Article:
Prakash G, Sharma N, Goel M, Titiyal JS, Vajpayee RB. Evaluation of intrastromal injection of voriconazole as a therapeutic adjunctive for the management of deep recalcitrant fungal keratitis. Am J Ophthalmol 2008;146:56-9.  Back to cited text no. 30


  [Figure 1]

  [Table 1], [Table 2], [Table 3], [Table 4], [Table 5]

This article has been cited by
1 Elucidating the clinical, microbiological and molecular diagnostic aspects of Macrophomina phaseolina keratitis
Lalit Kishore Ahirwar, Esther Sheba, Saumya Jakati, Rajagopalaboopathi Jayasudha, Shalem Raj Padakandla, Bhupesh Bagga, Savitri Sharma
Medical Mycology. 2022; 60(4)
[Pubmed] | [DOI]
2 Predictive Factors for Resolution of Dematiaceous Fungal Keratitis
Simmy Chaudhary, Anahita Kate, Bhupesh Bagga, Ashik Mohamed, Savitri Sharma
Cornea. 2022; 41(6): 709
[Pubmed] | [DOI]
3 Microbial Keratitis in Nepal: Predicting the Microbial Aetiology from Clinical Features
Jeremy J. Hoffman, Reena Yadav, Sandip Das Sanyam, Pankaj Chaudhary, Abhishek Roshan, Sanjay Kumar Singh, Simon Arunga, Victor H. Hu, David Macleod, Astrid Leck, Matthew J. Burton
Journal of Fungi. 2022; 8(2): 201
[Pubmed] | [DOI]
4 Subcutaneous phaeohyphomycosis in a renal transplant recipient: Successful outcome with autologous skin graft for the wound - A case report
Arunkumar Donakonda, Padmanabhan Raghavan, R Santharam, Jayakrishna Murthy
Indian Journal of Transplantation. 2021; 15(4): 381
[Pubmed] | [DOI]
5 Recent advances on mycotic keratitis caused by dematiaceous hyphomycetes
M. Rai, A.P. Ingle, P. Ingle, I. Gupta, M. Mobin, A. Bonifaz, M. Alves
Journal of Applied Microbiology. 2021; 131(4): 1652
[Pubmed] | [DOI]
6 Novel cases of cutaneous phaeohyphomycosis by Alternaria alstromeriae , Epicoccum tritici and Phialemonium obovatum from North India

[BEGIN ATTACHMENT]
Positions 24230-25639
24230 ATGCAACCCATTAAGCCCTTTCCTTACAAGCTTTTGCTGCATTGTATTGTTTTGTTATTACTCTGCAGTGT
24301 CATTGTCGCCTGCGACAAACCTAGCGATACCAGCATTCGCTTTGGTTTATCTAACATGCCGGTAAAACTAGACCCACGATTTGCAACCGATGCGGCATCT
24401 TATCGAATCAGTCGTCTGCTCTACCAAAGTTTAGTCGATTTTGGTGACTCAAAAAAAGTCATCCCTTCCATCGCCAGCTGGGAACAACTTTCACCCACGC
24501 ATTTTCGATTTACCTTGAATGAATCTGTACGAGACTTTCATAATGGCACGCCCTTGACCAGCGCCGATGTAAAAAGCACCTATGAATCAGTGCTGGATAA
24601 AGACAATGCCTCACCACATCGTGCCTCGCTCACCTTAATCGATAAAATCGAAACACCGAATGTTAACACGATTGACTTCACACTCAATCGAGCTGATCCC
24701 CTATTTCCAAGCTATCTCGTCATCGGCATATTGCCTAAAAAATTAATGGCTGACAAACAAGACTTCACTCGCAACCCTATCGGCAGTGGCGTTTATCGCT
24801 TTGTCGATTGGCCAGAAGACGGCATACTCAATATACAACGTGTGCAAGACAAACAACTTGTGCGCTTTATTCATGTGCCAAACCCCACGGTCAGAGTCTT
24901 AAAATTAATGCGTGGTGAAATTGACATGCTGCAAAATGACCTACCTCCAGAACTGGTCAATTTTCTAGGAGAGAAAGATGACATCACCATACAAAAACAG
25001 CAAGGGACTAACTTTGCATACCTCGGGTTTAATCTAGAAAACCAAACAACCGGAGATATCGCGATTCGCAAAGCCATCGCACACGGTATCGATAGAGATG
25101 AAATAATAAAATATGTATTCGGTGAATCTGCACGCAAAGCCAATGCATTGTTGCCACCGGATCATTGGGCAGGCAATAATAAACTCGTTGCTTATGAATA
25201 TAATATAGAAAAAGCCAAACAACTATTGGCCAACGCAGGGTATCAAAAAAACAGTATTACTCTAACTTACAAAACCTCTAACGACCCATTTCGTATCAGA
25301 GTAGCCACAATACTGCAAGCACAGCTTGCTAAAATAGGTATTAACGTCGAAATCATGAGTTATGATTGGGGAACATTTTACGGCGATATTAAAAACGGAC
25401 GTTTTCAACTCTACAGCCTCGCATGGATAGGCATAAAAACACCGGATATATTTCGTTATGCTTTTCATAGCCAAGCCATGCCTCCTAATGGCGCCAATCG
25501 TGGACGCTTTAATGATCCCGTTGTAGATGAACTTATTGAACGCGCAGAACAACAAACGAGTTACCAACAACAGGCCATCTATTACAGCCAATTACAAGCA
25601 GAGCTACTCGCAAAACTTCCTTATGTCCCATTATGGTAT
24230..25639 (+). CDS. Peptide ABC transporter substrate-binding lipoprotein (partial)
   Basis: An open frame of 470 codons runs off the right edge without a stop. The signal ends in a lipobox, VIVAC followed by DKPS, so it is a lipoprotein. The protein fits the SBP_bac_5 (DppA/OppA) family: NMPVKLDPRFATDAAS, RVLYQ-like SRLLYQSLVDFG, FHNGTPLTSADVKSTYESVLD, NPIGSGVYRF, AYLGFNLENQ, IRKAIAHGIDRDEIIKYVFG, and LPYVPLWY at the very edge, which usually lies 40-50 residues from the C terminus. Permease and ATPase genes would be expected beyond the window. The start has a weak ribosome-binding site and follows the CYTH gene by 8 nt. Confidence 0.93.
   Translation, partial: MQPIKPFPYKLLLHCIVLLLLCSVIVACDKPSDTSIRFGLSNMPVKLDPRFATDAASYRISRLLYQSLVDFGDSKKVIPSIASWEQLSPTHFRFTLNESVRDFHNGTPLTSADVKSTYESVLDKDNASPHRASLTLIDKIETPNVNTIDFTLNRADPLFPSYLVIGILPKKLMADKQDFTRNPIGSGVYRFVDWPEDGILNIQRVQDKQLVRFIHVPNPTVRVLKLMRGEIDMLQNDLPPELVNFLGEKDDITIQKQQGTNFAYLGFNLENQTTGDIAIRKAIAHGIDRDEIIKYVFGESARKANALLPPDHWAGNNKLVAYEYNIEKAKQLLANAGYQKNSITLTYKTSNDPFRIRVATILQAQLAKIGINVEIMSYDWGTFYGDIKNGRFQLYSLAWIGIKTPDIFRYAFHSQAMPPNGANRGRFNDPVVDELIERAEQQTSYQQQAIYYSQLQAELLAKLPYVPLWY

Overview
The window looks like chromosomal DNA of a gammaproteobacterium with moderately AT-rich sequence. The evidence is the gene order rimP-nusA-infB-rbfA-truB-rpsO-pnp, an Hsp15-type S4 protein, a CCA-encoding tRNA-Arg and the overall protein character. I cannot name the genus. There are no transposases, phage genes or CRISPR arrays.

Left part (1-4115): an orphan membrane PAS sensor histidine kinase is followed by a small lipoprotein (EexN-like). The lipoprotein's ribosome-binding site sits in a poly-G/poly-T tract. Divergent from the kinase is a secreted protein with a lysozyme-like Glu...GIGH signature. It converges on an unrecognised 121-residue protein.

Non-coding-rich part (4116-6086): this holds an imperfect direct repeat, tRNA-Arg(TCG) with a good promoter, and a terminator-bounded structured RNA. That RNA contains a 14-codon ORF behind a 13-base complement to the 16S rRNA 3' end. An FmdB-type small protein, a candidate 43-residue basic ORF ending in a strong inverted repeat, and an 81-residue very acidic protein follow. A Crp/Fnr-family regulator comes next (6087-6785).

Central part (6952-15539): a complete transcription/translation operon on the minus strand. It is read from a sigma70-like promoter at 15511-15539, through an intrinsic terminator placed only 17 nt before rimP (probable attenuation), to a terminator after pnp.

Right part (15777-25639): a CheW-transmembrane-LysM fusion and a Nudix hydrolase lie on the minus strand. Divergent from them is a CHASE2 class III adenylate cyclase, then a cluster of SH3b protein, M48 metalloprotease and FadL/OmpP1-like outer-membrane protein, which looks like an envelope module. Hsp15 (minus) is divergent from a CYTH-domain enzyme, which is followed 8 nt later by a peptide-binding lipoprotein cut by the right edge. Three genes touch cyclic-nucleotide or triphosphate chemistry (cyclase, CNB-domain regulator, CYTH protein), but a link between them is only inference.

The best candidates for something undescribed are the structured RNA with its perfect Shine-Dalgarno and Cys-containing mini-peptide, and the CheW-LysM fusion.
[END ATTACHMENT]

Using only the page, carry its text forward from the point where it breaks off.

Bharti Sharma, Skarma Nonzom
Mycoses. 2021; 64(12): 1489
[Pubmed] | [DOI]
7 Unusual finding of two filamentous fungi in a contact lens-related keratitis
Chris Tendo, Bayan Shahin, James Welch
BMJ Case Reports. 2021; 14(2): e239085
[Pubmed] | [DOI]
8 Mycotic Keratitis—A Global Threat from the Filamentous Fungi
Jeremy J. Hoffman, Matthew J. Burton, Astrid Leck
Journal of Fungi. 2021; 7(4): 273
[Pubmed] | [DOI]
9 The Clinical Features and Prognostic Factors for Treatment Outcomes of Dematiaceous Fungal Keratitis over 9 Years at a Tertiary Eye Care in Northern Thailand
Chulaluck Tangmonkongvoragul, Susama Chokesuwattanaskul, Napaporn Tananuvat, Monsicha Pongpom, Phit Upaphong, Sinthirath Saysithidej, Muanploy Niparugs, Siriporn Chongkae
Journal of Fungi. 2021; 7(7): 526
[Pubmed] | [DOI]
10 The role of fungi in fungal keratitis
Bethany Mills, Naveen Radhakrishnan, Siva Ganesa Karthikeyan Rajapandian, Gunasekaran Rameshkumar, Prajna Lalitha, N. Venkatesh Prajna
Experimental Eye Research. 2021; 202: 108372
[Pubmed] | [DOI]
11 Fungal keratitis at a tertiary eye care in Northern Thailand: Etiology and prognostic factors for treatment outcomes
Napaporn Tananuvat, Phit Upaphong, Chulaluck Tangmonkongvoragul, Muanploy Niparugs, Winai Chaidaroon, Monsicha Pongpom
Journal of Infection. 2021; 83(1): 112
[Pubmed] | [DOI]
12 The global incidence and diagnosis of fungal keratitis
Lottie Brown, Astrid K Leck, Michael Gichangi, Matthew J Burton, David W Denning
The Lancet Infectious Diseases. 2021; 21(3): e49
[Pubmed] | [DOI]
13 Infectious keratitis: an update on epidemiology, causative microorganisms, risk factors, and antimicrobial resistance
Darren Shu Jeng Ting, Charlotte Shan Ho, Rashmi Deshmukh, Dalia G. Said, Harminder S. Dua
Eye. 2021; 35(4): 1084
[Pubmed] | [DOI]
14 Invasive Phaeohyphomycosis in Immunocompetent Hosts
Oscar Martinez, Joud Jarrah, Sanjay G. Revankar
Current Fungal Infection Reports. 2020; 14(3): 252
[Pubmed] | [DOI]
15 Comments on: Causative fungi and treatment outcome of dematiaceous fungal keratitis in North India
PreetkanwarS Sodhi, AkashD Goel, Neelima Sodhi, JaswinderpalS Sodhi
Indian Journal of Ophthalmology. 2020; 68(5): 952
[Pubmed] | [DOI]
16 Response to comments on: Causative fungi and treatment outcome of Dematiaceous fungal keratitis in North India
Ajit Kumar, Ashi Khurana, Mohit Sharma, Lokesh Chauhan
Indian Journal of Ophthalmology. 2020; 68(5): 952
[Pubmed] | [DOI]
17 Clinical characteristics, predisposing factors, and treatment outcome of Curvularia keratitis
Ashi Khurana, Sanjay Chanda, Preeti Bhagat, Swati Aggarwal, Mohit Sharma, Lokesh Chauhan
Indian Journal of Ophthalmology. 2020; 68(10): 2088
[Pubmed] | [DOI]


    Similar in PUBMED
 Related articles
    Access Statistics
    Email Alert *
    Add to My List *
* Registration required (free)  

  In this article
Article Figures
Article Tables

 Article Access Statistics
    PDF Downloaded318    
    Comments [Add]    
    Cited by others 17    

Recommend this journal